Unite, representing staff working in call and contact centres across the financial services sector, has today (June 4) called for urgent action following the publication of a report into Covid-19 within the sector. The survey finds that most staff fear they will either contract or pass on Covid-19 to loved ones – through being at work.
Only last month UNITElive reported on the worries and stresses that our members in banks were under, providing a key service to communities – with management not taking their safety concerns seriously.
The survey of nearly 3,000 staff working in call centres throughout the UK found massive alarm among the workforce over safety conditions within their workplaces.
The independent research was conducted by Professor Phil Taylor of the University of Strathclyde and aimed to gather data from a large sample of contact centre workers about their experiences and perceptions of hazards.
The report found that 47.2 per cent surveyed ‘strongly agreed’ and 30.7 per cent ‘agreed’ with the statement: ‘I think it is likely that I will catch Covid-19’. At the same time, over 90 per cent either ‘strongly agreed’ (68.6 per cent) or ‘agreed’ (22 per cent) with the statement, ‘I am worried I will give Covid-19 to family or friends’.
The survey also revealed distancing concerns with 37.8 per cent of respondents stated that they were seated less than the required 2 metres; with one in six (16.4 per cent) reporting that they were a mere 1.5 metres distance away or less.
One in two reported their seating arrangements meant that there was often only a short distance and a relatively low panel separating facing colleagues.
Difficulties are exacerbated by workers’ movements throughout the floors, where corridors and walkways are often narrow. Almost three-quarters (73 per cent) believed that social distancing when moving around the building was either ‘hazardous’ or ‘very hazardous’.
And actions by management have not impressed them much – with 45 per cent considering management to have been either ‘ineffective’ or ‘very ineffective’ in ‘taking the necessary steps to ensure social distancing’.
Many workers understandably want to work from their homes. In fact 65.2 per cent said that they had requested to work from home but of those that had asked to do so only 4.8 per cent had had their request approved – while 31.7 per cent were rejected. The majority, 63.5 per cent, were still awaiting a decision.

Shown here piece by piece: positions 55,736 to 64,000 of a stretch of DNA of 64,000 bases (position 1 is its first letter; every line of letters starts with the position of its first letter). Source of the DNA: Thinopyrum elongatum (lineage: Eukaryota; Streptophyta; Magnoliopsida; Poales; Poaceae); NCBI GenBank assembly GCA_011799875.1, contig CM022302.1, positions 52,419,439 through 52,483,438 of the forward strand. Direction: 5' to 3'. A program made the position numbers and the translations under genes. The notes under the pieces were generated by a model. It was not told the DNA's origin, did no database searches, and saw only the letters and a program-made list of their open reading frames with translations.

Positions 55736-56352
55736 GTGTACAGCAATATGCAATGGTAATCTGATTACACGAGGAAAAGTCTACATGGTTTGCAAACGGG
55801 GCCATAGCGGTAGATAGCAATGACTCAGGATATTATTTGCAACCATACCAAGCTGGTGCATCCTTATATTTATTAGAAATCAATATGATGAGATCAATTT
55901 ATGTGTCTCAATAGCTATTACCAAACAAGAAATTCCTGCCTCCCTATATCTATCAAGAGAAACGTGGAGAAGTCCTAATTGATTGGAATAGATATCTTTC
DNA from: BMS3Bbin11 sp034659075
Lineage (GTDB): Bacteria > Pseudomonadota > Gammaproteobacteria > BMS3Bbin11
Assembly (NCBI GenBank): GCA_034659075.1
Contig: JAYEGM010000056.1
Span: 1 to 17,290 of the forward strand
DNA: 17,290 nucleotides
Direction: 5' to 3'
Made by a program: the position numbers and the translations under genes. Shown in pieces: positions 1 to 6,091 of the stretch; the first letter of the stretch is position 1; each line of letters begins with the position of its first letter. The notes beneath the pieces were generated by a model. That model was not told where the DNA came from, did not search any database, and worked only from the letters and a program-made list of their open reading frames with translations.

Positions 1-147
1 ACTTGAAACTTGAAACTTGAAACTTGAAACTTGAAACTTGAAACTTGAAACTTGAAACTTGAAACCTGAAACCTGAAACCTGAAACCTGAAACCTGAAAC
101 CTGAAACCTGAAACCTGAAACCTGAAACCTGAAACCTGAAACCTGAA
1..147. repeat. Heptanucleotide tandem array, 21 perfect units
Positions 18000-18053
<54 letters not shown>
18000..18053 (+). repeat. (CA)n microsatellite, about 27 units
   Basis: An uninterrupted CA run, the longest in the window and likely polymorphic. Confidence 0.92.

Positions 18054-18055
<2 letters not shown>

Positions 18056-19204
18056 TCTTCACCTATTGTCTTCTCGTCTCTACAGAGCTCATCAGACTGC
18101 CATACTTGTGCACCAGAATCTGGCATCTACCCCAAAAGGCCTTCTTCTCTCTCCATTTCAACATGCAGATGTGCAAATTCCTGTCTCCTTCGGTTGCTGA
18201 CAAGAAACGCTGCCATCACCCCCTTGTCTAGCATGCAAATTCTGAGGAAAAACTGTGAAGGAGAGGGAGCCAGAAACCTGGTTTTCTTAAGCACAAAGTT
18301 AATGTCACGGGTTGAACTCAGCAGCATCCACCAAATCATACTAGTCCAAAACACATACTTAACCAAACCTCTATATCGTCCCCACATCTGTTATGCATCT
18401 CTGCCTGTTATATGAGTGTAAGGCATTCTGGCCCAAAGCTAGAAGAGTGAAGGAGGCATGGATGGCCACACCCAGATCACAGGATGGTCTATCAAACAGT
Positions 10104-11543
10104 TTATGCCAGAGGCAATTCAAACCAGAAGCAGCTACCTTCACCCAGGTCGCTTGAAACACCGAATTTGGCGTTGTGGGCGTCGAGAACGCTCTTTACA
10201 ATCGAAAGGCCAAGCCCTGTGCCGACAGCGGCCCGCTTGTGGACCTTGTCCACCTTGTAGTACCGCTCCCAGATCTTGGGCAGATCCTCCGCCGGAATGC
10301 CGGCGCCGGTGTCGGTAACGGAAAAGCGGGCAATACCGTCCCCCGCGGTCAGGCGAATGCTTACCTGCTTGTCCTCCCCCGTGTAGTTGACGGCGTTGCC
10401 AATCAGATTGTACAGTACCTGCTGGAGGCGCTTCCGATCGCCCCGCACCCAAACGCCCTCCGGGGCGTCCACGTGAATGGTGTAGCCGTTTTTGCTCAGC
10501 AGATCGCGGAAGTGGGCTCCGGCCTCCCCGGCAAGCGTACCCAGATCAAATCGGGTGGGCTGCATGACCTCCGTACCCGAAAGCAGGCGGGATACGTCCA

“Since the start of the Covid-19 crisis the staff in contact and call centres have worked tirelessly as key workers to serve customers, often despite their own safety fears,” commented Rob MacGregor, Unite national officer.
‘Scale of fear’
“The scale of the fear among call and contact centre staff is stark to see from this report. Workers in the finance sector are calling out for their employer to do more to keep them safe during this public health emergency.
“Employers from banks and insurance companies must consider this report urgently and re-double their efforts to keep their workforce safe. Urgent discussion between employers and trade unions must be stepped up,” he added.
The research concludes that homeworking at this time has undeniable advantages and would “take call handlers and back office workers out of a working environment that is perceived as very dangerous, freed from the toxic combination that is at work”.
It goes on to add that evidence in the report demonstrates unequivocally that “working from home will eradicate “the flaws of social distancing,” as well as “the inadequacies of cleaning and sanitisation, the palpable risks of hot-desking, the stressful nature of increased and demanding workloads all combined with the baleful, probably dangerous effects, of sub-optimal or malfunctioning HVAC systems in open-plan, densely populated offices makes homeworking a necessity, not an optional benefit”.
“Organisations now have an urgent responsibility to re-assess the configuration of their services and swiftly home locate those many who are in a position to do so and want to,” believes report author Professor Phil Taylor.
“Rapid action will save some lives. Inaction will cause further deaths and serious illness,” he added.
But Unite is firmly on the case. “Unite reps will be raising the findings of this research with employers and pressing for action to ensure the highest possible safety of our members as they work hard to serve finance sector customers,” concluded Rob MacGregor.
Compiled by Amanda Campbell @amanda_unite